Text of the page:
Government and IT- "A Recipe For Rip-Offs": Time For A New Approach - Public Administration Committee Contents

8  Skills and leadership

100. Many of the complaints we heard about Government IT can be traced back to a lack of skills in Government; whether these are the skills needed to manage procurement, understand new opportunities and innovative approaches or to integrate IT into the policymaking process. All our other recommendations will be futile unless the Government addresses the lack of skills and leadership from senior management necessary for the effective procurement and use of IT.

An intelligent customer?

101. Discussions about procurement often focus on the lack of an "intelligent customer" function within Government to enable it to engage effectively with external suppliers and stakeholders. The Government's inability to act as an intelligent customer seems to be a consequence of its decision to outsource a large amount of its IT operations to the private sector. The NAO noted that many IT contracts:

    are for a government body's whole ICT service, meaning that civil service staff, knowledge, skills, networks and infrastructure have been transferred to a supplier. This has effectively locked government into specific contracts for the long-term.[135]

102. Computer Weekly argued that this has created a situation where "government give contractors the job of telling it what it needs to buy from them."[136] Mark Thompson of Judge Business School, University of Cambridge argued that "there is usually really lousy management of the contract once it is in place,"[137] while Professor Willcocks, LSE, has argued that the challenges facing the NHS IT programmes have been in part caused by a lack of internal capability to manage large contracts.[138] One witness, Dr Leonard Anderson of Logicterm Limited, believed that departments must have the necessary skills or employ an independent programme management consultant to ensure that the client and suppliers can work properly in partnership. He concluded that "complete outsourcing is a recipe for rip-offs".[139]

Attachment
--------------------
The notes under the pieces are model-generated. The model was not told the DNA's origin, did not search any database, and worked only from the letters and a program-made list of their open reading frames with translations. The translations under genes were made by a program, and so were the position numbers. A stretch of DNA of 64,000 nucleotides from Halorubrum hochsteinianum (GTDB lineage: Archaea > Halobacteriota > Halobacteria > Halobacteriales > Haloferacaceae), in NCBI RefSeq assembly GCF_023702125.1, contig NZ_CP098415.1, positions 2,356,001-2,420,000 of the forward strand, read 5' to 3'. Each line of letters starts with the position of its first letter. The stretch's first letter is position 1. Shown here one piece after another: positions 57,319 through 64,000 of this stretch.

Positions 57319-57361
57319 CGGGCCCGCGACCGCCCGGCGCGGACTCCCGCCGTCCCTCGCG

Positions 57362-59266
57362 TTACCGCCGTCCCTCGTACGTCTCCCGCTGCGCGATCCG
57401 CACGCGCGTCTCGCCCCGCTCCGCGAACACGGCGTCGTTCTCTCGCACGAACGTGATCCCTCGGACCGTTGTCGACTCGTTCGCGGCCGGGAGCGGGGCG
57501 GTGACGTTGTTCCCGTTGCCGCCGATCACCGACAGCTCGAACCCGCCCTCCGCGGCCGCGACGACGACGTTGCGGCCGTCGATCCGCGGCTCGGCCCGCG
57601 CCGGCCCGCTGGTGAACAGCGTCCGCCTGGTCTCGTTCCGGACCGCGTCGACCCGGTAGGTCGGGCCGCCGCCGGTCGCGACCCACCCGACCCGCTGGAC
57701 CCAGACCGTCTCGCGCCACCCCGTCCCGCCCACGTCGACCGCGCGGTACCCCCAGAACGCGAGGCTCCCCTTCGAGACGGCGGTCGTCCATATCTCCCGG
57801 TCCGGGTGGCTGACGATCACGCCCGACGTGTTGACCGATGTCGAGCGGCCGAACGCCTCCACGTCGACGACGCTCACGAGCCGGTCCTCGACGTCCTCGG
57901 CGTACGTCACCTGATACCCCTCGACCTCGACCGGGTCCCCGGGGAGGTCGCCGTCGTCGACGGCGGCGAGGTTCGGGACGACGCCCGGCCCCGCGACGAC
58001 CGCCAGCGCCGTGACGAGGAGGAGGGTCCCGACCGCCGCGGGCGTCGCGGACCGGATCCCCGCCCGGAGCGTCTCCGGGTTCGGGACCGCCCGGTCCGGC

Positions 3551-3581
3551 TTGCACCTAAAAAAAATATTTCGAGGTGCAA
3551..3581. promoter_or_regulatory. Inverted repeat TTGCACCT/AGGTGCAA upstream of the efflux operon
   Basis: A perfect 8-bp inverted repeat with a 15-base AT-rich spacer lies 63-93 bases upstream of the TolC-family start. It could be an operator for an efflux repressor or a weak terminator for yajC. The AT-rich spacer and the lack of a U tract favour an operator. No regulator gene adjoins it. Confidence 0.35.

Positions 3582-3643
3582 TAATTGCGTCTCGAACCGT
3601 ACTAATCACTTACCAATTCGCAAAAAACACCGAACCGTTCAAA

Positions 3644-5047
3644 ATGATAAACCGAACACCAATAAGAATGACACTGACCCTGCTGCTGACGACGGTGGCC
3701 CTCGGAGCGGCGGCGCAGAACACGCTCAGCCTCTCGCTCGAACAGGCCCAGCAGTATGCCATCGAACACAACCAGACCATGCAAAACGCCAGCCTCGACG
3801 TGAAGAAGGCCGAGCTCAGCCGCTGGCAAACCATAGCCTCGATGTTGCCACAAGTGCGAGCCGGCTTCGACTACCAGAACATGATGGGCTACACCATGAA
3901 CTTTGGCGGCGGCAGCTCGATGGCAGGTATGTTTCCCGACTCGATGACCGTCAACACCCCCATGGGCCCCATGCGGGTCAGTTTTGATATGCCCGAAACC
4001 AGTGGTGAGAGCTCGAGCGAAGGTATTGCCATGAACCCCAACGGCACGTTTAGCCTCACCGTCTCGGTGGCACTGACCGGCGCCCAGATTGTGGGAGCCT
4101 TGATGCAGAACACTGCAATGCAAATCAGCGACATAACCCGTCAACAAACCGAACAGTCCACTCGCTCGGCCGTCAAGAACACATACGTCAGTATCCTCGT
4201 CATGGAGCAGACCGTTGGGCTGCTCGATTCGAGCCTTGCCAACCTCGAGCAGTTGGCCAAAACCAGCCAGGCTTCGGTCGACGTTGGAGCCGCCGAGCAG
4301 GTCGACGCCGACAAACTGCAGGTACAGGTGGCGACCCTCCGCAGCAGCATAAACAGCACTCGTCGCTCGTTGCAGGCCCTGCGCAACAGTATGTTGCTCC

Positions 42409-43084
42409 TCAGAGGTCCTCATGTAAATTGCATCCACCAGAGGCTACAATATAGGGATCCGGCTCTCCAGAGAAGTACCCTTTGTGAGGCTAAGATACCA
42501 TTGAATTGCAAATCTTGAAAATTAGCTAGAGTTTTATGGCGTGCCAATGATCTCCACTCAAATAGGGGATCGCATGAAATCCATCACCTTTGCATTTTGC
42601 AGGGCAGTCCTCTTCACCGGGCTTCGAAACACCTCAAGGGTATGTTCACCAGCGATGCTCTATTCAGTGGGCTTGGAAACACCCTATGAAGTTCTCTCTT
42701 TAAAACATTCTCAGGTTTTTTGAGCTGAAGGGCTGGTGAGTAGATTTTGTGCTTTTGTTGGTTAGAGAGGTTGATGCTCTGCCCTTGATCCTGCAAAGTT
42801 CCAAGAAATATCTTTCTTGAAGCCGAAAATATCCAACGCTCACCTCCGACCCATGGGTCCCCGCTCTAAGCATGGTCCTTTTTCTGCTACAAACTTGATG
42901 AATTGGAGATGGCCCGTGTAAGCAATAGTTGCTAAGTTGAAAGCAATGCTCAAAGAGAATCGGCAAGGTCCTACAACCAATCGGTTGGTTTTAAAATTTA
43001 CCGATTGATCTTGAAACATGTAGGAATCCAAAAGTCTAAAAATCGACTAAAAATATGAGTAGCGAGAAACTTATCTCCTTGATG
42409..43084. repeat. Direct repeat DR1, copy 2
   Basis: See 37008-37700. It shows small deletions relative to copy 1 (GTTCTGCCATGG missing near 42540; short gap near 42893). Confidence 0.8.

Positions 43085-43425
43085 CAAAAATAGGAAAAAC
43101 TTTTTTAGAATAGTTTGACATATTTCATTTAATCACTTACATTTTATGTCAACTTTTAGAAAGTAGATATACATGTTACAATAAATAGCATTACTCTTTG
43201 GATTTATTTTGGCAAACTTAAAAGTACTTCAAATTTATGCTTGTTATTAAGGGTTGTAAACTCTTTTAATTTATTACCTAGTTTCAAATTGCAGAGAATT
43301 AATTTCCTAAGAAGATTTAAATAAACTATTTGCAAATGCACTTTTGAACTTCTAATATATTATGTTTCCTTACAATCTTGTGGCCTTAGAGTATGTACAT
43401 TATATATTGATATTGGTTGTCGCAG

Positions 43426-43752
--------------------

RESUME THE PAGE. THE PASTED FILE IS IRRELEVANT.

103. Professor Margetts, Oxford Internet Institute, provided another example from HMRC:

    HMRC took a decision a long time ago, in the early 1990s, to outsource everything—and I mean everything. All the expertise went over to the supplier, and a tiny proportion was spent on managing the contract compared with what the private sector would have done. We are seeing the consequences of that now.[140]

104. Similarly, the BCS stated that "departments generally do not have the overall IT skills capability or capacity to meet their sometimes ambitious portfolios of change, and have often become over-dependent on the external marketplace." It argued that this situation has been exacerbated by "the high degree of outsourcing of IT services, which makes it more difficult to develop and maintain the required level of client-side IT skills".[141] David Wilde, the CIO of Westminster Council identified one of the key challenges government faced was striking a balance between which functions to outsource while still retaining the skills necessary to manage those services effectively.[142]

105. In their evidence Hewlett Packard identified several key functions which they believe needed to be retained in-house. They were:

  • Chief Information Officer;
  • Development of Information Systems (IS) and IT Strategy and Architecture;
  • Security and Information Assurance Policy;
  • Business Analysis and Business Relationship Management;
  • Procurement and Contract Management, and
  • Business Change and Programme Management.

According to Hewlett Packard the development of IS and IT Strategy and Architecture, and Contract and Procurement Management roles were often filled by staff on fixed-term contracts or external advisers. They described this as "less than ideal" as it prevented the development of a professional cadre of staff with these skills and undermined long-term accountability for the delivery of these functions."[143]

106. The Minister agreed that government had traditionally struggled to outsource IT functions successfully:

    I have a sense that, when you outsource IT in the quite comprehensive way that some big bits of Government have, what tends to happen is either an assumption that we have outsourced, so that is fine, complete and we do not need to worry about it, or we retain a massive amount of in-house capability to monitor and man-mark what is being done by the outsourced provider.

    One provider told us that they had 2,500 people working on the outsourced provision but there were 4,000 people in-house monitoring them, which is insane. What you need is to have a small but very capable in-house CIO-type capability, which can scan the market and see what is available.[144]

107. Ian Watmore agreed with this analysis arguing that when outsourcing governments had "either abdicated, giving it all away, or we have retained an army, which has just added to cost and bureaucracy on both sides." Instead he argued that the government needed a "smaller intelligent group that can procure and manage a contract in partnership, and hold them to account when they need to, but help them fix things when they need to as well." He said that this was a difficult skill set to find but that the current Government was "buying it in".[145]